Nick is a natural-born genius, he is 25 years old and a CEO of a large Canadian Corporation “Alpha-Beta” based in Toronto. When he was 18, he invented a new communications product that revolutionized the communication industry. He and two of his friends decided to start “Alpha-Beta” corporation in 2005 and today the company has locations over 40 countries and over 12,000 employees. Alpha-Beta with a unique business model grew very rapidly and acquired more than 10 companies in last 5 years. One of the acquired companies MyNet is located in Montreal, Quebec.
After the acquisition of MyNet, analysts at Alpha Beta reviewed the business processes and suggested an improvement in the process such that a sustainable business environment is created and providing a justifiable ROI. Analysts used Novell CMS product to analyze and lower the risk of outages caused by planned changes to the IT infrastructure. By having a complete and up-to-date model of configuration item (CI) attributes and relationships, analysts readily analzed and understood the impact of potential changes to the IT infrastructure - even before they implemented in production.
MyNet Strategy using Novell CMS
To address today’s CMDB challenges, CMS integrates principles of Web 2.0 and structured social networking—coupled with advanced analytics and modeling—into a brand new Web-based application that is designed specifically to enhance CMS interaction, analysis and visualization.
Novell Communities and Home Page
MyNet analysts created a role based views of CMS data - grouped by function, role, class and geography. This enabled business or IT users to subscribe to CMS communities—usually based on their specific business responsibility. Within each community, analysts could quickly and intuitively search and report on CMS information—leveraging ad hoc or bookmarked queries, as well as predefined reports that could be launched with a few mouse clicks. Community-defined governance gave analysts needed access capabilities while ensuring that actual CMS updates are controlled by authorized configuration management personnel.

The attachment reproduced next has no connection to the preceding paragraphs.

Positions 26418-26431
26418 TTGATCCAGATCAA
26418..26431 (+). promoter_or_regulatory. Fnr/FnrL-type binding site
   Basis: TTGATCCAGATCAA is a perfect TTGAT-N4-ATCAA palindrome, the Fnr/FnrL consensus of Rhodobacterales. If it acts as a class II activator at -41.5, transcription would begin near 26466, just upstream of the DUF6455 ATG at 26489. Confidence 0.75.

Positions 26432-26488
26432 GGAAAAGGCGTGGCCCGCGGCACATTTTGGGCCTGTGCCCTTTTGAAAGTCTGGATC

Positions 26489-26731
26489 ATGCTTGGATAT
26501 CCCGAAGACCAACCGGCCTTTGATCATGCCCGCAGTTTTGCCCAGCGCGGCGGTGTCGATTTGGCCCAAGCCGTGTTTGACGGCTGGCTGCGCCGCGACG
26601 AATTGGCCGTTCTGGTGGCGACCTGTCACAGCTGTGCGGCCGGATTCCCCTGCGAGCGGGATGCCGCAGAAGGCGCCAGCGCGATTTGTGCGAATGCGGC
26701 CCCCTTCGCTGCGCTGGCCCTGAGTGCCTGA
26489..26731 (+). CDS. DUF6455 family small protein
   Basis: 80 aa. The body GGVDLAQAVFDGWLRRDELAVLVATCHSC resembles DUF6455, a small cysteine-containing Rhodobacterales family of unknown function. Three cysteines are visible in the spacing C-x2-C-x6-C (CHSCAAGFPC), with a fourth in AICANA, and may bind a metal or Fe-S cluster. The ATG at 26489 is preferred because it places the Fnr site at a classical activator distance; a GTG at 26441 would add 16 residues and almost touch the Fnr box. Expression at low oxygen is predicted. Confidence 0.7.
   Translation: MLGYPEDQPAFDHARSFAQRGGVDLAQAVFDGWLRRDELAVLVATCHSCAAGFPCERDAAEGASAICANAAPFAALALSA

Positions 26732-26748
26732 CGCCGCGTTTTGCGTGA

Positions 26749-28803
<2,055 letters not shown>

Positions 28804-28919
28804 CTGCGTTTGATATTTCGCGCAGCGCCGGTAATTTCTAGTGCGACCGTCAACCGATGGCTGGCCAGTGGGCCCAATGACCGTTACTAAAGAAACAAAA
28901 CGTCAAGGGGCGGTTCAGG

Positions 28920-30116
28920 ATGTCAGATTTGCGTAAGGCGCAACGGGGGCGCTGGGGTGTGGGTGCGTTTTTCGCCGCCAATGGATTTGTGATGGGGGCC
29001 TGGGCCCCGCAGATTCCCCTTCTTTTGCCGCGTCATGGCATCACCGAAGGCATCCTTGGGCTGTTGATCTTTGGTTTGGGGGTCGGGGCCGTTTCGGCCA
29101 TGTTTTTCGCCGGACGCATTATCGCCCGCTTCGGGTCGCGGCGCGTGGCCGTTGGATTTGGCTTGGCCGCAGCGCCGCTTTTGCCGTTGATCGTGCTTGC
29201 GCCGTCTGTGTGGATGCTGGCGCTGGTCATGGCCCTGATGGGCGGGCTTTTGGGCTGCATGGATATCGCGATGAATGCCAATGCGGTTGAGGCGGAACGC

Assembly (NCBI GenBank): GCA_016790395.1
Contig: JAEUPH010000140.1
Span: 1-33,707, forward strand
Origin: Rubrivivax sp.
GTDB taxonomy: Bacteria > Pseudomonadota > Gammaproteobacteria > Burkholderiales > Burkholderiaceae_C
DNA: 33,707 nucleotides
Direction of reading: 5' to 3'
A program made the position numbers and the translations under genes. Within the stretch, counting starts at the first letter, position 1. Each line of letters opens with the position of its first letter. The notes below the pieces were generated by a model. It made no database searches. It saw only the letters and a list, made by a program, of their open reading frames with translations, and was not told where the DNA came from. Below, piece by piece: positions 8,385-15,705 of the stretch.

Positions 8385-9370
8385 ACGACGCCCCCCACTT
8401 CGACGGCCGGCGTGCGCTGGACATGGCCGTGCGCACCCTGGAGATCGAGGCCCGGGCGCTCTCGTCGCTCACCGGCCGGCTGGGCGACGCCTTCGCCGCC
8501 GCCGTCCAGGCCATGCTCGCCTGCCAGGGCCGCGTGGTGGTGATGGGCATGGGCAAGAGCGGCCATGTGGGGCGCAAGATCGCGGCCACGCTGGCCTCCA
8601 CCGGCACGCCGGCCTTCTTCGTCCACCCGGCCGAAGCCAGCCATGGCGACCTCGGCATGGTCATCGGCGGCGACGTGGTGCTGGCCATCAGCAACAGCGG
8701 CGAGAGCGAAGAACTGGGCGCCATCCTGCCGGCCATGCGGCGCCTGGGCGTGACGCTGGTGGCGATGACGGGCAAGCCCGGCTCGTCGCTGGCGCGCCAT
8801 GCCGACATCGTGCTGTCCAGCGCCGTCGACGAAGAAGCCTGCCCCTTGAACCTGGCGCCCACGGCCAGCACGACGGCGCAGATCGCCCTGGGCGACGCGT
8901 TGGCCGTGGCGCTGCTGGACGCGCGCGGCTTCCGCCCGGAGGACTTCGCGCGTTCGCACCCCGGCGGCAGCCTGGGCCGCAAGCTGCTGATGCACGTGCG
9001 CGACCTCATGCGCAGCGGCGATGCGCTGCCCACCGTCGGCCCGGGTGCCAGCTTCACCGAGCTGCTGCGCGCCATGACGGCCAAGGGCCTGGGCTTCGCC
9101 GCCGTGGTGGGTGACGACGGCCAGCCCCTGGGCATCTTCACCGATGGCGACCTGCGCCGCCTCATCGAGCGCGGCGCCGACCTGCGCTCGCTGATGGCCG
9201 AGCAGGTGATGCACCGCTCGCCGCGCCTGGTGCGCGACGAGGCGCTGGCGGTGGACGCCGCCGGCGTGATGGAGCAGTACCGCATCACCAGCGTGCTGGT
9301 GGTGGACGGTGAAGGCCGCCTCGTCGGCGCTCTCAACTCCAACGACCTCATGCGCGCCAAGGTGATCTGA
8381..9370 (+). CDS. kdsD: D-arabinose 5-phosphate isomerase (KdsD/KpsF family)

Novell CMS Tag Cloud
The CMS Tag Cloud provided MyNet analysts an instant reference and access to individual CI classes, counts and attributes. Within the Tag Cloud area each CI class is listed, followed by a count of the number of CIs of this class type. Clicking on a class type provided analysts instant access to the individual CIs within a specific class type. The Tag Cloud area was customized to show a variety of different MyNet business specific information that enabled analysts to get a single point view of the entire CMS data.
Novell CMS Inbox and Community Updates
Just like traditional e-mail inboxes, the CMS inbox provides an easy mechanism for community users to communicate about recent or upcoming changes to the CMS. This feature came is handy when a planned IT configuration change raised questions about the impact on other services, applications or IT elements within the enterprise. The Community Update area provided up-to- the-minute activity listings for each CI change within the CMS.
Novell CMS Pinboard